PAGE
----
By Rebecca Drew
NOSTALGIC black and white images have revealed what the streets of the East End used to look like thanks to a new book.
The stunning pictures taken of Barking and Dagenham show people walking past Barking Station which was opened in 1854 at a time when just sixteen trains a day would stop at the station.
One photograph shows men working hard at the Ford factory on Dagenham’s riverfront.
Other shots show Barking’s busy quay and another shows St Margaret’s Parish Church. The pictures have been revealed in the book, Barking & Dagenham History Tour by Michael Foley and is published by Amberley Publishing.
“The towns of Barking and Dagenham have been closely connected throughout history,” said Michael in the book’s introduction.
“In the distant past Barking owed its existence to the abbey that had stood there for centuries. It was burnt down by the Vikings at one point before being rebuilt on an even grander scale.
“It was even thought to be a suitable home for a king: William the Conqueror lived there while the Tower of London was built.
“Dagenham, meanwhile, was no more than a tiny village and the land was owned by the abbey.
“The paths of the two towns diverged in later times as Barking became a centre for industry, with a large fishing fleet based at the town quay.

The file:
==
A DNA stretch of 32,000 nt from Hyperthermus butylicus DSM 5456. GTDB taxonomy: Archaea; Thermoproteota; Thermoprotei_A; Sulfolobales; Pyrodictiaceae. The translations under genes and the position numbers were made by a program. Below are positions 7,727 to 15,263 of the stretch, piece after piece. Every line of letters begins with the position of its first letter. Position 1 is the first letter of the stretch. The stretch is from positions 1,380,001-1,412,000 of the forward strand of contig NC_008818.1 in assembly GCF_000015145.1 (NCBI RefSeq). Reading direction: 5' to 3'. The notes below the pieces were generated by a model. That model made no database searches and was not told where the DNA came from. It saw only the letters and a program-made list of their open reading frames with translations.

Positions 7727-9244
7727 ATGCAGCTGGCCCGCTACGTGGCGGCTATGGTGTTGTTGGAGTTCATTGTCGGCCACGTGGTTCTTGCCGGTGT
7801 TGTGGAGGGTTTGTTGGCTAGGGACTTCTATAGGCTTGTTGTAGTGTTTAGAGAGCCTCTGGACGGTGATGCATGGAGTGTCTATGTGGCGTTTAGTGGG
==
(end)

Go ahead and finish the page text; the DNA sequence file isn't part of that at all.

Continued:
“As this industry declined others came to take its place, again based around the river, which gave easy transport links.
“Dagenham was still a small village surrounded by farmland. It was to stay this way until after the First World War, when the Becontree estate was built to house the people from the overcrowded slums of London.
“It was to become the largest council estate in the world, and the countryside between Barking and Dagenham disappeared under modern homes for the lower classes.”
The London Borough of Barking and Dagenham was formed in 1965. Michael said how this brought the divided towns together.
“Despite the coming together of the two towns, the majority of the estate was in Dagenham and so the towns did develop separate identities with Barking boasting larger, more expensive homes for the better off. This was until the London Borough of Barking and Dagenham was formed unifying the two towns again,” he said.
“Barking and Dagenham is a much-underrated area where London and Essex combine to produce a vivid and interesting area with many surprises for those with time to look.”